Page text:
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Children's Work and Mothers' Work--What is the Connection?

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  • DeGraff, Deborah S.
  • Levison, Deborah
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    Abstract

    Summary This paper examines the relationship between the employment of children and their mothers, with the aim of informing discussion on efforts to reduce child labor in Brazil. The analysis builds on the largely separate literatures on children's time use and mothers' work in two ways--by examining characteristics of employment which are often not available in survey data, and by modeling both children's work and mothers' employment. The results suggest that the relationship between children's and mothers' work is complex, with substantial evidence of positive correlation. The findings are consistent with the argument that anti-poverty programs that target women's employment could result in increased child labor. This possibility warrants further analysis in order to better inform policy regarding child labor.

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    File URL: http://www.sciencedirect.com/science/article/B6VC6-4VXT11W-1/2/628765b9d5145c4f1b4ce447f4eb12f8
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    Bibliographic Info

    Article provided by Elsevier in its journal World Development.

    Volume (Year): 37 (2009)
    Issue (Month): 9 (September)
    Pages: 1569-1587

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    Handle: RePEc:eee:wdevel:v:37:y:2009:i:9:p:1569-1587

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    Web page: http://www.elsevier.com/locate/worlddev

    Related research

    Keywords: Brazil Latin America child labor women's employment;

    References

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    1. Basu, Kaushik & Tzannatos, Zafiris, 2003. "The Global Child Labor Problem: What Do We Know and What Can We Do?," Working Papers 03-06, Cornell University, Center for Analytic Economics.
    2. Sonia Bhalotra, and Zafiris Tzannatos, 2003. "Child labor : what have we learnt?," Social Protection Discussion Papers 27872, The World Bank.
    3. Bhalotra, Sonia & Heady, Christopher, 2001. "Child farm labour : the wealth paradox," Social Protection Discussion Papers 24088, The World Bank.
    4. Gertler, Paul & Glewwe, Paul, 1992. "The Willingness to Pay for Education for Daughters in Contrast to Sons: Evidence from Rural Peru," World Bank Economic Review, World Bank Group, vol. 6(1), pages 171-88, January.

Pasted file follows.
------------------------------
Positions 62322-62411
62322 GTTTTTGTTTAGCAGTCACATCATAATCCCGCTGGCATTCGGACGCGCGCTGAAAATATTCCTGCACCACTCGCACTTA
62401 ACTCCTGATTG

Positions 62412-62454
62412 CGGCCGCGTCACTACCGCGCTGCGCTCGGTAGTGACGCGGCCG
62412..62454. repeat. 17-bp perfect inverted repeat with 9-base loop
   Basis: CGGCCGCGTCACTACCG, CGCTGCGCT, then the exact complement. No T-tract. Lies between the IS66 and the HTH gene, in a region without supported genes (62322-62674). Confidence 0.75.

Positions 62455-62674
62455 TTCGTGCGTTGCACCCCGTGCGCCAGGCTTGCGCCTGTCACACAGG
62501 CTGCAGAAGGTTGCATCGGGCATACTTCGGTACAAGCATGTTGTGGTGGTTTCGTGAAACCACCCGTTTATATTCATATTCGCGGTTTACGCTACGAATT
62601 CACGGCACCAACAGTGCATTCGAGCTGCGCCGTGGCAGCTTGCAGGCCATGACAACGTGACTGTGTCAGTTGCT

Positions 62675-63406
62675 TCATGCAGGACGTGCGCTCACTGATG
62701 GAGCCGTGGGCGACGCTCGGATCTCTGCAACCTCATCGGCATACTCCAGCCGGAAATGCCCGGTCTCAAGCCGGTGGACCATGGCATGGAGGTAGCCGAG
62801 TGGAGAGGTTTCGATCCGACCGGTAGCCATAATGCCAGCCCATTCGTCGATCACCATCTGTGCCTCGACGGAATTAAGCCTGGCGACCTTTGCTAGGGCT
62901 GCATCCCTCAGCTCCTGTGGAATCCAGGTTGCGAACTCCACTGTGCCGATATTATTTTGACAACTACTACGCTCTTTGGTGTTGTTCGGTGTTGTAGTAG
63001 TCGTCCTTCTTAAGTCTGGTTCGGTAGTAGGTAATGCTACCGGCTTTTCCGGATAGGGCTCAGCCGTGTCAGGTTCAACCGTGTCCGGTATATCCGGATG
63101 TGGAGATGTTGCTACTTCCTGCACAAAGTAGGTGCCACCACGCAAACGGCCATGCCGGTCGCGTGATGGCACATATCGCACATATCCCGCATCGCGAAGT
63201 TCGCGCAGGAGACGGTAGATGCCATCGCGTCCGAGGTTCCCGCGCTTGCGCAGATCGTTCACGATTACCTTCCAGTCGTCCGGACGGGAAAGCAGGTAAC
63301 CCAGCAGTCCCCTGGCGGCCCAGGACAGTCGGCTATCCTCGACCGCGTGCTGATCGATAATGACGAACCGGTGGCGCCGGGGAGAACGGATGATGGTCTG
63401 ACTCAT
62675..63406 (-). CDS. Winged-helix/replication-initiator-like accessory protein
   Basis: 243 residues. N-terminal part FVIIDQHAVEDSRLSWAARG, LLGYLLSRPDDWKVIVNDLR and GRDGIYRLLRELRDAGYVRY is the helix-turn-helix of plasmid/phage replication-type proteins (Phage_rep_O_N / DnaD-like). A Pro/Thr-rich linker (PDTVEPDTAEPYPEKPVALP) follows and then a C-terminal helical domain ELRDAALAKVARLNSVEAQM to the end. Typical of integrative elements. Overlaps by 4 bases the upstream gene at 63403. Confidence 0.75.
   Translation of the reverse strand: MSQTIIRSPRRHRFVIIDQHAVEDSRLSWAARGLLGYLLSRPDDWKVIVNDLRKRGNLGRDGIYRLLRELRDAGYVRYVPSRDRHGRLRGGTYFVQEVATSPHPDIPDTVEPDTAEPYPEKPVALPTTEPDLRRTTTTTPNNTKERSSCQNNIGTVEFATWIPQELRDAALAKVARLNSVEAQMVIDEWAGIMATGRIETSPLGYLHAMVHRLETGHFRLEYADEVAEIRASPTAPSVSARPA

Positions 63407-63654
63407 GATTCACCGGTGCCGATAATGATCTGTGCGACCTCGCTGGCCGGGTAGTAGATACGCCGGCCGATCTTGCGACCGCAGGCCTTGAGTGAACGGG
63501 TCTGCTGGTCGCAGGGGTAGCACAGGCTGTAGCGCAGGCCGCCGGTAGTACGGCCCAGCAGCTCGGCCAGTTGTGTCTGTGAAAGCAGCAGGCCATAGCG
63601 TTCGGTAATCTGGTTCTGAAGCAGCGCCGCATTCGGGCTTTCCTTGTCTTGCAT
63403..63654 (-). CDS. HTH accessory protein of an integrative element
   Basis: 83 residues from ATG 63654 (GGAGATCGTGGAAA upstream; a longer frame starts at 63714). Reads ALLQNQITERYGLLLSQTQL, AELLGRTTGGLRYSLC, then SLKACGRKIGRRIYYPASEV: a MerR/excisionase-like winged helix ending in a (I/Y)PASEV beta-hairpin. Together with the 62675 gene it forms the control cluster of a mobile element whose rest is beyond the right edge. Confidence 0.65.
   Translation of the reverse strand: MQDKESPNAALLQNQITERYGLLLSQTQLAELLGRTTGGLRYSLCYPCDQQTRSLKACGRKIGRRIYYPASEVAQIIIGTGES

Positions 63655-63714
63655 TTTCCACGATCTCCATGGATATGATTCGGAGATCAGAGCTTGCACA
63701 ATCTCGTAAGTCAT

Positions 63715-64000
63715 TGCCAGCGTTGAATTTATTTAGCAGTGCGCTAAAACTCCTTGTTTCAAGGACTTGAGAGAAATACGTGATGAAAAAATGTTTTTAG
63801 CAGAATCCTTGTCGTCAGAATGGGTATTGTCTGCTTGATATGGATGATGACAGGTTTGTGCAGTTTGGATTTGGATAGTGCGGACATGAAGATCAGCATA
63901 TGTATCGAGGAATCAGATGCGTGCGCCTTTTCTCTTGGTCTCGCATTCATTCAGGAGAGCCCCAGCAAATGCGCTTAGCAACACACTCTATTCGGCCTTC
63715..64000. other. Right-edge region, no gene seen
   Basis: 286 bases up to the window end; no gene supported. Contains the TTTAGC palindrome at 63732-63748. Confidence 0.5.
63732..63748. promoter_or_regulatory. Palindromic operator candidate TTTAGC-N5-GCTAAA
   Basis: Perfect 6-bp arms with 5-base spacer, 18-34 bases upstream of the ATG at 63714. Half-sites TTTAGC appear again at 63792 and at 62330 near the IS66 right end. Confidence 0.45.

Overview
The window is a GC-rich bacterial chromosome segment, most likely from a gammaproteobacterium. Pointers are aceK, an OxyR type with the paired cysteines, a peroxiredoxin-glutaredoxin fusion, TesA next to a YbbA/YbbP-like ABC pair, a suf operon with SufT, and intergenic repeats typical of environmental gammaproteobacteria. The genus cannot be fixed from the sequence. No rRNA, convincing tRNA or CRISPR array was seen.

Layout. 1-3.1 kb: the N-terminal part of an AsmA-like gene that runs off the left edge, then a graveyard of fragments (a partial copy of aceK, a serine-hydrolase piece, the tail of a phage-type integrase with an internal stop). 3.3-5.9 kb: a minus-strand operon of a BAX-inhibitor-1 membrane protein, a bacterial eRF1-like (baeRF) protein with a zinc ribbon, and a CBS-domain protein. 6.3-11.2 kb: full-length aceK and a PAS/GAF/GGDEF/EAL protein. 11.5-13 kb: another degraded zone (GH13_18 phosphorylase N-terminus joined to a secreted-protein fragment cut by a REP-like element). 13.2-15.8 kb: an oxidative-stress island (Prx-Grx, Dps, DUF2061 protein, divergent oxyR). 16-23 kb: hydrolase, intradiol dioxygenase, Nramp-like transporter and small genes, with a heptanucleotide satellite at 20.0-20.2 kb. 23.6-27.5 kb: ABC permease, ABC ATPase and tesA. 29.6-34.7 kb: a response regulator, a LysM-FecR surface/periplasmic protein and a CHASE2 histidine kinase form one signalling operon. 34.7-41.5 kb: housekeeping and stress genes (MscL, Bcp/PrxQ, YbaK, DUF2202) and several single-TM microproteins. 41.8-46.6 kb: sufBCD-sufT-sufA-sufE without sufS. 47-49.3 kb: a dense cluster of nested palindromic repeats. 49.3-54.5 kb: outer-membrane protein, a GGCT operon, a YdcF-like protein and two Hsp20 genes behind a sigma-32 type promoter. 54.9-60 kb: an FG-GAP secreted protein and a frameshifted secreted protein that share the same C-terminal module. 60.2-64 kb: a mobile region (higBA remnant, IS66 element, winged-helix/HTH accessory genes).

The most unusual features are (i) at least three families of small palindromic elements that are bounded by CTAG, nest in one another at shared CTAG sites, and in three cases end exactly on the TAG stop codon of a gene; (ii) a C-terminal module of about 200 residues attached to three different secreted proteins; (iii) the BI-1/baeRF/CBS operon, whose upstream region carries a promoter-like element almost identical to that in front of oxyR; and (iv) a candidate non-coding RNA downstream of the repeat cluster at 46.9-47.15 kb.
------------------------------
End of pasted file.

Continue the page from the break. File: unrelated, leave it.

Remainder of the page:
5. Levison, Deborah & Moe, Karine S. & Marie Knaul, Felicia, 2001. "Youth Education and Work in Mexico," World Development, Elsevier, vol. 29(1), pages 167-188, January.
    6. Basu, Kaushik, 1998. "Child labor : cause, consequence, and cure, with remarks on International Labor Standards," Policy Research Working Paper Series 2027, The World Bank.
    7. Mueller, Eva, 1984. "The value and allocation of time in rural Botswana," Journal of Development Economics, Elsevier, vol. 15(1-3), pages 329-360.
    8. Skoufias, Emmanuel, 1993. "Labor market opportunities and intrafamily time allocation in rural households in South Asia," Journal of Development Economics, Elsevier, vol. 40(2), pages 277-310, April.
    9. Binder, Melissa & Scrogin, David, 1999. "Labor Force Participation and Household Work of Urban Schoolchildren in Mexico: Characteristics and Consequences," Economic Development and Cultural Change, University of Chicago Press, vol. 48(1), pages 123-54, October.
    10. Ray, Ranjan, 2000. "Child Labor, Child Schooling, and Their Interaction with Adult Labor: Empirical Evidence for Peru and Pakistan," World Bank Economic Review, World Bank Group, vol. 14(2), pages 347-67, May.
    11. Schultz, T. Paul, 1989. "Women's changing participation in the labor force : a world perspective," Policy Research Working Paper Series 272, The World Bank.
    12. Connelly, Rachel & DeGraff, Deborah S & Levison, Deborah, 1996. "Women's Employment and Child Care in Brazil," Economic Development and Cultural Change, University of Chicago Press, vol. 44(3), pages 619-56, April.
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